Then I step in dog poo - thank god it was frozen. That had to karma kick back for being a rule breaker. Last rule, but I didn't officially break it - I just longed so much for my camera (no cameras - NOT a fair rule) grumble grumble....

The following month was colder with snow, but my behaviour had improved AND did not have toresort to duct tape or velcro for the kids (dad was home - whew!). Our job this time - collect seeds.No problem. Right. I have to have a problem, I can never conform. Collected about 4, and then thought, wait! I can't take these birds, and rabbits are eating them - bad conversationalist! Have now been identified as rebel in group. Of course it turns out we're planting the damn things and returning them to nature, sigh. Rebel without a cause.... Number of rules broken was slightly lower. No cell phone (very good! - hate the damn things anyhow), but I did talk (see rule #2above), I was sitting very quietly (and thus seriously lagging behind - again - rule #3) looking a group of birds feeding on the ground when a nice couple said good morning and asked why the paper bag, well what could I do? Pretend I didn't hear them? Feign deafness? At least I spoke quietly, I mean that HAS to count for something - right? Still grumbling about my camera at home - could have shot at least 2 rolls - am seriously considering smuggling it in. Still had music running through my head when I am suppose to keep my mind clear... Long December by Counting Crows - at least it was appropriate.

Actually I really didn't keep my mind on the "seed theme" it went off on its own on a music theme and could not get off it. Everything sounded musical that morning. The wind going through the leaves that even in death were still clinging to their trees, the birds feet through the leaf-litter coated ground, the three women whose voices I heard long before I saw them, they had this lyric song like rhythm in their speaking that I just wanted to keep listening to (and yes, you guessed it I DID speak to them, just to be a brief part of their song), then there was the swish of roller cross country skies going by, the breath of joggers in-between their footfalls and my own very quiet steps (careful not to tread on any of the rabbit foot prints. So maybe I did mediate - just a little....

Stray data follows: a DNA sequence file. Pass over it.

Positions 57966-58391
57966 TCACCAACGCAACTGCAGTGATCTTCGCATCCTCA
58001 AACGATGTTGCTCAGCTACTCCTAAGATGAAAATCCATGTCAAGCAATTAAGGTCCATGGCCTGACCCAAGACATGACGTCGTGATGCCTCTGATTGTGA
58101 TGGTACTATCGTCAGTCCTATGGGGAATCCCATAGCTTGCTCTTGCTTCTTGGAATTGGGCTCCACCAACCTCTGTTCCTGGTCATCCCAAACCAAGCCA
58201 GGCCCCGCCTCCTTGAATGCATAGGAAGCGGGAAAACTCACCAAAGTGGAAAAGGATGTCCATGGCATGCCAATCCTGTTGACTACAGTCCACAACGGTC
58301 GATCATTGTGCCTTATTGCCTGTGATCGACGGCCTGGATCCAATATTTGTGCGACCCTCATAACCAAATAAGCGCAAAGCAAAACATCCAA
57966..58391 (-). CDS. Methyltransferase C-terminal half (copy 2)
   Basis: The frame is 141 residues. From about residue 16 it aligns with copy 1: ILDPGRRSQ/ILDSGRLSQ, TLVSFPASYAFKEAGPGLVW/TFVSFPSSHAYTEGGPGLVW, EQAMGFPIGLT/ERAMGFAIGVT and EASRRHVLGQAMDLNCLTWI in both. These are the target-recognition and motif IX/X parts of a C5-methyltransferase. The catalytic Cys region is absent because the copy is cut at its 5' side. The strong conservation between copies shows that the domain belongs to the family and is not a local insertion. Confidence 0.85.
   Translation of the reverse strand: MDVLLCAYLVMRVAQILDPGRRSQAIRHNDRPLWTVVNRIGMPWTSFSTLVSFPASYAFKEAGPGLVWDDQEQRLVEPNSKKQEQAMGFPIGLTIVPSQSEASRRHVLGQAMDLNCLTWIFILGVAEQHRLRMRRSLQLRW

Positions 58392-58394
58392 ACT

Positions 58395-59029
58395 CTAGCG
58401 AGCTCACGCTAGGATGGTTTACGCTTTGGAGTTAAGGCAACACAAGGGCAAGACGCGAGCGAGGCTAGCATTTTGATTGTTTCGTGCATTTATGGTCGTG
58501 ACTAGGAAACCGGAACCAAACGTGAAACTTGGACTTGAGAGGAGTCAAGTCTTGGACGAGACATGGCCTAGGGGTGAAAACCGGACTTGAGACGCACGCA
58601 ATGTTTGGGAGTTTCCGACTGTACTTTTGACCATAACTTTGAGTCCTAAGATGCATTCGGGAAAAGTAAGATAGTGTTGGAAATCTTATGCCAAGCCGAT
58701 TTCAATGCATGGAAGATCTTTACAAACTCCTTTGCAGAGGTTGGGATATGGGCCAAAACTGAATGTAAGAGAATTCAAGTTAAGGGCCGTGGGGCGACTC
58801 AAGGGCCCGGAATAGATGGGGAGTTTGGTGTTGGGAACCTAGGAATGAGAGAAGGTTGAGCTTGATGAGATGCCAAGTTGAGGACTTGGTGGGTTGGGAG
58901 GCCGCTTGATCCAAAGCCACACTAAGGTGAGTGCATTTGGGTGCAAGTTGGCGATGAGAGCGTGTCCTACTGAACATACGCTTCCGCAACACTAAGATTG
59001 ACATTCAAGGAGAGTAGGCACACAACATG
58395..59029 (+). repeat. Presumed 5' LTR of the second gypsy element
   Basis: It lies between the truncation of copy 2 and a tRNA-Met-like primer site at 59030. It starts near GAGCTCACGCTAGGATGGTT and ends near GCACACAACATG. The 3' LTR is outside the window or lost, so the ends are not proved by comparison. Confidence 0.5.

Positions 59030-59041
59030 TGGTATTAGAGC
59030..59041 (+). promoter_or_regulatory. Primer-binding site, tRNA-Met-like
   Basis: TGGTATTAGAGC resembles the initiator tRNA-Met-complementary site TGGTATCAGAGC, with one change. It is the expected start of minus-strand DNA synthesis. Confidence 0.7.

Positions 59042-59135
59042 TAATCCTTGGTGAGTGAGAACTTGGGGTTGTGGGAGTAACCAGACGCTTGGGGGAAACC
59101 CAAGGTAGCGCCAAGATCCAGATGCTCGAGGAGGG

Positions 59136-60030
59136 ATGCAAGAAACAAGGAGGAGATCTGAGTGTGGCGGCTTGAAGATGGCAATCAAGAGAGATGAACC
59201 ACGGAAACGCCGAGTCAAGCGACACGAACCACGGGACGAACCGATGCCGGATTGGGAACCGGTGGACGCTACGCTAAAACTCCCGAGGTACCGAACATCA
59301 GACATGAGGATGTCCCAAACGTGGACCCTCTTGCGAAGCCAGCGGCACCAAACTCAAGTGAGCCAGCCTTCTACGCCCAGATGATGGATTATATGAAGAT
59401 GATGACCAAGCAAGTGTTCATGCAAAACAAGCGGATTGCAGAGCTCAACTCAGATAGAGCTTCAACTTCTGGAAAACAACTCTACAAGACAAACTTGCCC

The best part is after freezing our noses we get together for teas and yummy food by a roaring fire, and if get there early enough you can have the seat by the fire, because even if you are from the Great White North, you can still get very cold and really like sitting beside a very warm fire with hot tea and a warm muffin.

Friday, December 02, 2005

Words from my friend

I Am Here
Trust me
I am here.
For you
I am here.
I am here.

You reach out
and I am here
Catch my hand
and I am here
Break away
I am here

You return ~
and I am here ~ Fingers fold ~
and I am here ~ 2 hands hold ~ I'm still here

4 feet forward ~ I am here ~ 4 feet further ~ I'm still here ~
For forever ~ still I’m here

In the morning ~ I am here ~ Night time day time ~ I am here ~ Even sleeping ~ I am here

In depression ~ I am here ~ Grief or anguish ~ I am here ~ howls of sadness ~
I’m still here

You breath in ~ and I am there ~ ‘breathing in ~ the same air ~ We exhale ~ I am there

Going forward ~
I am there ~ And in happiness ~ I’m there ~ Because you are ~ I am there

In the end ~ where are we ~ 2 hands held ~ 2 hands free ~ All together ~ from the start

Yes for you ~ I am here. ~ Always yes ~ I am here. ~ You can ~
trust me ~ I am here

.thank you Sean...
for the words and the buttercups